Usually, people say, that using single public key on several servers is just as secure as using unique public keys on each of them. (If we're not talking about possibility of private key being compromised)

But... I don't get, if it's possible to "spoof your authentication" in the following case:


Suppose you're a happy owner of PC-1. There's also a Server-1 and Server-2, and they share the same public key. Server-1 is aware of existence of Server-2, but you don't want Server-1's admin to be able to steal your data from Server-2.

So, what's wrong here:

  1. PC-1 tries to connect to Server-1...
  2. Server-1 provides PC-1 with Server-1's fingerprint (which is known and trusted)
  3. Server-1 "tunnels" authentication request from PC-1 to Server-2
  4. Server-2 replies to Server-1 (sends a "challenge")
  5. Server-1 tunnels challenge to PC-1
  6. PC-1 thinks that "challenge" was generated by Server-1
  7. PC-1 uses it's private key to solve the challenge and sends the signature to Server-1
  8. Server-1 uses obtained signature to authenticate itself on Server-2


All I know about ssh authentication process came from here and here.

  • 2
    I think you're confusing client-side keys and server-side keys. Server-side keys (the ones in /etc/ssh/) will be different for server-1 and server-2, so the fingerprints for server-1 and server-2 will differ as well and therefore there can't be transparent "tunnelling".
    – mricon
    Jan 17, 2013 at 22:25
  • @mricon Fingerprints are only used to compare them with "known_hosts" contents, aren't they? So, on step-2, PC-1 receives Server-1's fingerprint, and it's happy with that. Since it's trying to connect to Server-1. But what next?
    – Igor
    Jan 18, 2013 at 7:42
  • The known_hosts file not only lists the known fingerprints, but also the DNS names and IP addresses these fingerprints belong to. If you try to connect to server-1, but it gives you server-2's fingerprint, SSH will give you a warning. Moreover, it doesn't really matter if traffic passes via server-1 -- you're encrypting the contents of the traffic with server-2's key, so all the MITM party will see is encrypted traffic which they can't decrypt without having server-2's private key.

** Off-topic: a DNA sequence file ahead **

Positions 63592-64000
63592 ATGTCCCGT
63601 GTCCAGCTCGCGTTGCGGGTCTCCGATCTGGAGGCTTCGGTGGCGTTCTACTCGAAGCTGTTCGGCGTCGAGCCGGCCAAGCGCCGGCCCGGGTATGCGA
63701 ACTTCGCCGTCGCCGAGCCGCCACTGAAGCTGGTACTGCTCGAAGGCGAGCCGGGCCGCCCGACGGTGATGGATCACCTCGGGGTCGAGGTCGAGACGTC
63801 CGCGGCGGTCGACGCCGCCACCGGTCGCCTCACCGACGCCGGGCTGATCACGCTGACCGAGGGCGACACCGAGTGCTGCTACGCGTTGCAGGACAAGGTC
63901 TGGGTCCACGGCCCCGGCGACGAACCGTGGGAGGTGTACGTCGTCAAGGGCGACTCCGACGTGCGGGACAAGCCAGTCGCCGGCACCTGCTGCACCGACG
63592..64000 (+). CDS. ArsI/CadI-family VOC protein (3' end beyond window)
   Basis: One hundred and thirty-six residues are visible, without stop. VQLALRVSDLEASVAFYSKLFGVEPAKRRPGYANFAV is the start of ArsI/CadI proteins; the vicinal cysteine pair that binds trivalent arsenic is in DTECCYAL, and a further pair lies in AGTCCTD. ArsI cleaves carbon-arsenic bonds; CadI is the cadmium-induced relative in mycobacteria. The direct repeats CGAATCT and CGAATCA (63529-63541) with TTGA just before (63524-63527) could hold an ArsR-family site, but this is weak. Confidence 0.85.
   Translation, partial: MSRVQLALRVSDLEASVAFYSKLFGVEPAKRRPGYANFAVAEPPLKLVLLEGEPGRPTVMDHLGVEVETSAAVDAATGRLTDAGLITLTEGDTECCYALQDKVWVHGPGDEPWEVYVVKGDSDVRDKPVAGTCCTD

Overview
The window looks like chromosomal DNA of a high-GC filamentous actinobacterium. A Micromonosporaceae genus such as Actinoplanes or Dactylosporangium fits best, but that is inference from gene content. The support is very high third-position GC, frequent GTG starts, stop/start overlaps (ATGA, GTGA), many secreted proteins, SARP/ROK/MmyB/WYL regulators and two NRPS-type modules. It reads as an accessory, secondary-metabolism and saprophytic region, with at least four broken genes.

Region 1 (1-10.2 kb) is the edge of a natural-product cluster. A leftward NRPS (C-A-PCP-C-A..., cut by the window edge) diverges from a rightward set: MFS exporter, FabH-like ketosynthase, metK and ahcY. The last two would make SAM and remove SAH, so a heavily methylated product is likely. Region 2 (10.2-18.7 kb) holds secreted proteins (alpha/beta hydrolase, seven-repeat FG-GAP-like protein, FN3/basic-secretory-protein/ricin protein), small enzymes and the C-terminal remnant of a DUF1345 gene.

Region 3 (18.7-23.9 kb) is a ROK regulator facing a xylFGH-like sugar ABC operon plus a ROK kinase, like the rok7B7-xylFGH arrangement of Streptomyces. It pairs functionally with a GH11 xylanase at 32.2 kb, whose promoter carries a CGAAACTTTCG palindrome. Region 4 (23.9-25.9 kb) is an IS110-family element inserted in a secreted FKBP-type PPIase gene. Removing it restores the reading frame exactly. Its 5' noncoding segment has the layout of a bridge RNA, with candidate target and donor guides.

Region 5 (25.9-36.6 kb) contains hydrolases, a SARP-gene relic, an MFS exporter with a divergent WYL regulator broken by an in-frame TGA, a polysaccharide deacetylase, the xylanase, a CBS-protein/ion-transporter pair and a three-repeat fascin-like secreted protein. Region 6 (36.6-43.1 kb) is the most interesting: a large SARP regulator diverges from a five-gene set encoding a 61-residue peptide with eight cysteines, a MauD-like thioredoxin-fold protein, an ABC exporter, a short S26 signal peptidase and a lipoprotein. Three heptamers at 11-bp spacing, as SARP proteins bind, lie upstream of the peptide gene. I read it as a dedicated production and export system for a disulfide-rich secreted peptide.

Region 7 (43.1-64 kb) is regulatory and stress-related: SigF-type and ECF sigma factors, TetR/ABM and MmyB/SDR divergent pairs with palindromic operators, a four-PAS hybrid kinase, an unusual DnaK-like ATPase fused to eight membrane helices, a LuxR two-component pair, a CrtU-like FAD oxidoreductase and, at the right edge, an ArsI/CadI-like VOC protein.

– mricon
    Jan 18, 2013 at 14:13
  • @mricon, 1)In my example Server-1 provides PC-1 with Server-1's fingerprint (and it is known by PC-1, because it is known server) 2) the thing is, authentication and data encryption are always described as separate processes...If you're interested, please, see a re-post of the same question on security.stackexchange.com
    – Igor
    Jan 21, 2013 at 21:54

2 Answers 2


From the OpenSSH hand book, we have this in section 15.10.3:

SSH utilizes a key fingerprint system for verifying the authenticity of the server when the client connects. The user is prompted to enter yes only when connecting for the first time. Future attempts to login are all verified against the saved fingerprint key. The SSH client will alert you if the saved fingerprint differs from the received fingerprint on future login attempts.

So, if you have logged into Server-2 in the past, an attacker on Server-1 will be revealed because Server-2's fingerprint stored in the client will not match what Server-1 is presenting.

If you have not logged into Server-2 in the past, then it may be possible for Server-1 to perform the man-in-the-middle attack. It may also be possible if you run ssh client with some options that tell it not to check the server fingerprint, but you would have to go out of the way to do this.

  • 1) The question assumes that both fingerprints of Server-1 and Server-2 are known. 2) When PC-1 is connecting to Server-1 he is expecting to receive Server-1's fingerprint, not Server-2's. And Server-1 would kindly provide PC-1 with required fingerprint... That's why my question is called "spoofing-by-known-server"
    – Igor
    Jan 18, 2013 at 7:23
  • I think you're misunderstanding how authentication works in a public key setting, such as used by SSH. Server-1 may have Server-2 public key (which is what you're assuming), but Server-1 does not have Server-2's private key.
    – cjc
    Jan 18, 2013 at 19:08
  • Yes, I think I'm misunderstanding something, but I'm not sure what... Why Server-1 may need Server-2's private key? PC-1 don't have Server-2's private key either, but it's able to connect to Server-2...
    – Igor
    Jan 18, 2013 at 21:51
  • Everyone presents their public keys. Everyone keeps their private keys secret. Server-2 generates a random number (a secret), encrypts it with the private key and sends the secret and its encrypted version to PC-1. The way public key encryption works, only the holder of Server-2's private key can encrypt it so that it decrypts successfully with the corresponding public key (which PC-1 knows belongs to Server-2). When PC-1 decrypts the ciphertext and compares it to the secret, it knows that it is talking to Server-2. Server-1 can't fake it since it doesn't have Server-2's private key.
    – cjc
    Jan 18, 2013 at 22:19
  • That actually isn't how SSH's public key authentication works -- they're doing something more sophisticated -- but you can see how public key cryptography allows parties to know that they are talking to the right counterparty and not the man-in-the-middle, provided that they know that a given public key is correctly associated with the given party. If you want more details, you can ask the other StackExchange site, security.stackexchange.com. I'm sure Wikipedia's article on public key encryption should be detailed, also.
    – cjc
    Jan 18, 2013 at 22:21

I've answered my own question on security.stackexchange.com.

The main idea is - in ssh v2 symmetric encryption's shared secret is verified during authentication too, although this is not that obvious.

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